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Navigating new sales tax rules in the era of online shopping

Kate Davidson Sep 19, 2019
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Inventory at the Made in Oregon warehouse in Portland, Oregon, July 24, 2019. The company is now collecting sales tax for online sales in at least 11 other states.
Kate Davidson/Marketplace

Last year, the U.S. Supreme Court upended the traditional rules of sales tax collection when it decided the case South Dakota v. Wayfair, Inc. 

“This decision, and the states’ reaction to it, have turned sales tax law upside down and inside out,” said Diane Yetter, founder of the Sales Tax Institute. “So it’s completely different from the history going back to the 1920s, 1930s when sales tax was first enacted.”

It used to be that companies were only required to collect sales tax in states where they had a substantial physical presence. “So the easy way to think about that is where did you have a store, an office, a manufacturing plant, a warehouse? It also was where you would have your employees,” Yetter said.

In the Wayfair case, the court looked at the explosion of online shopping and the erosion of sales tax revenue. It decided the physical presence rule was outdated. It ruled that companies can also establish an economic connection to a state, which can make them responsible for collecting sales tax. 

Today, almost every state requires online businesses to collect sales tax once retail sales pass a certain level. A common threshold is  $100,000 dollars in sales or 200 separate transactions.

The Democratic senators from New Hampshire and Oregon want to press pause on that change. They are worried about how businesses are faring in the post-Wayfair world. They introduced legislation this summer to prevent remote sellers from having to collect sales tax until 2021, to give them more time to prepare.

Their measure would also exempt small businesses altogether.

“This bill will say that small businesses across the nation, those that have less than $10 million in sales, do not have to collect sales taxes for the 10,000 taxing jurisdictions across the country,” said Sen. Jeff Merkley, D-Oregon.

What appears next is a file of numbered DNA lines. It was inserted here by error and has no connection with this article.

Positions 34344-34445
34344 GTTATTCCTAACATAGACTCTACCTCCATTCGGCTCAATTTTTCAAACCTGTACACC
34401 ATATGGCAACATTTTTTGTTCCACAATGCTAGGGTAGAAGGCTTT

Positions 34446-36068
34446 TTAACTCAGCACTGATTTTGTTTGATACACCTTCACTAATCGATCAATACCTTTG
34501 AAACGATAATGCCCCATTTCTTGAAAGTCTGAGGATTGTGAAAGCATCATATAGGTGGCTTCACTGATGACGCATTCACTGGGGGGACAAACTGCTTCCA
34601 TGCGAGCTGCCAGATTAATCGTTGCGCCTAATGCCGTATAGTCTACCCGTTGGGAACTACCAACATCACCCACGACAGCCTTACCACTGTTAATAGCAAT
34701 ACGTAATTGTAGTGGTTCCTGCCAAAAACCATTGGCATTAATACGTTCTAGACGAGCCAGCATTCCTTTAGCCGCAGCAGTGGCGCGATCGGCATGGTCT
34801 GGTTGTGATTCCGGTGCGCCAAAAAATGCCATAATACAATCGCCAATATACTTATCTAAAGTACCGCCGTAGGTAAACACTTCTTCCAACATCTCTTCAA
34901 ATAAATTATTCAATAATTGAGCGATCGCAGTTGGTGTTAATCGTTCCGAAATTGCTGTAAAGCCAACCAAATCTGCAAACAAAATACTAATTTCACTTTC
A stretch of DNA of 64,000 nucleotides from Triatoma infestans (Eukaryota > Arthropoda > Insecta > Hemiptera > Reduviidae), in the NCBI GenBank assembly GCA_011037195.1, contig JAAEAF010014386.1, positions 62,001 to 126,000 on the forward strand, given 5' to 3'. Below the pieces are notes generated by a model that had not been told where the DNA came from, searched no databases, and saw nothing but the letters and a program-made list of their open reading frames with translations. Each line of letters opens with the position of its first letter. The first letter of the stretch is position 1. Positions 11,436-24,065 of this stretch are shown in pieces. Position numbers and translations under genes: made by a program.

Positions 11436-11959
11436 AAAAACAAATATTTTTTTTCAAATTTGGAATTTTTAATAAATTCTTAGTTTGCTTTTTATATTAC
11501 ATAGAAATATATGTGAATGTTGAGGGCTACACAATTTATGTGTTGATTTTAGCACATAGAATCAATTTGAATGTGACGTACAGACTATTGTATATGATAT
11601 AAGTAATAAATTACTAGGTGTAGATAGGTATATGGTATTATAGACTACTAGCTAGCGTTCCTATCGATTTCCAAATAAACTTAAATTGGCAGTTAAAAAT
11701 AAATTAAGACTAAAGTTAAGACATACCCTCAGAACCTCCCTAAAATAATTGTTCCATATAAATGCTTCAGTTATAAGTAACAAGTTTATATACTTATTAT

He thinks big businesses can ultimately handle the complexities of sales tax compliance. “They have the infrastructure to be able to do this. And that’s not such a burden. But to a small business, it’s an enormous burden,” he said.

There are signs some states may be sympathetic to that part of the senator’s argument. A handful have already changed the thresholds they use to determine which out of state companies should collect sales tax, recognizing too many small businesses were affected.

North Dakota, Washington, Colorado and Iowa have all dropped the requirement that businesses with 200 sales to their residents collect sales tax, while keeping a $100,000 threshold in place.

To understand how these laws work, it helps to visit the Portland warehouse of the company Made in Oregon. The shelves are stocked with all kinds of distinctly Oregon products: pottery, Pendleton blankets and a very popular trucker hat. 

Dave Stainsby stands in Made in Oregon’s warehouse in Portland, Oregon. He said sales tax collection has changed “night and day.” (Kate Davidson/Marketplace)

“It’s got a patch that says Oregon is above California,” said Dave Stainsby, the company’s general manager of e-commerce. “There’s a lot of Oregonians that just chuckle and love that thing.”

Oregon, like New Hampshire, has no state sales tax of its own. So it’s been a huge change this year for Made in Oregon to have to collect sales tax – not for sales in Oregon, but for online sales in a growing list of other states.

It takes resources to keep track of the sales tax rules of dozens of states and the thousands of taxing jurisdictions within them. Stainsby estimated it will cost Made in Oregon close to $40,000 in staff time and software.

For businesses, compliance means one more expense. But for state lawmakers, the additional revenue these new laws provide is crucial.

“The Wayfair decision is one of those rare things that happen where we say everyone has to play by the same set of rules. If you’re an online customer it’s the same as walking into a storefront,” said Washington state Rep. Gael Tarleton, D-Seattle.

That money matters in Washington, Tarleton said, because the state has no income tax and relies heavily on sales tax revenue to fund services. 

“We’re paying for health care, we’re paying for education. We’re paying for affordable housing and everything that our communities need to thrive,” she said. 

When it comes to passing legislation pausing the wave of sales tax laws, Diane Yetter of the Sales Tax Institute said, “Don’t hold your breath.” She doesn’t think federal lawmakers have the appetite to dam up state revenue streams that are already flowing.

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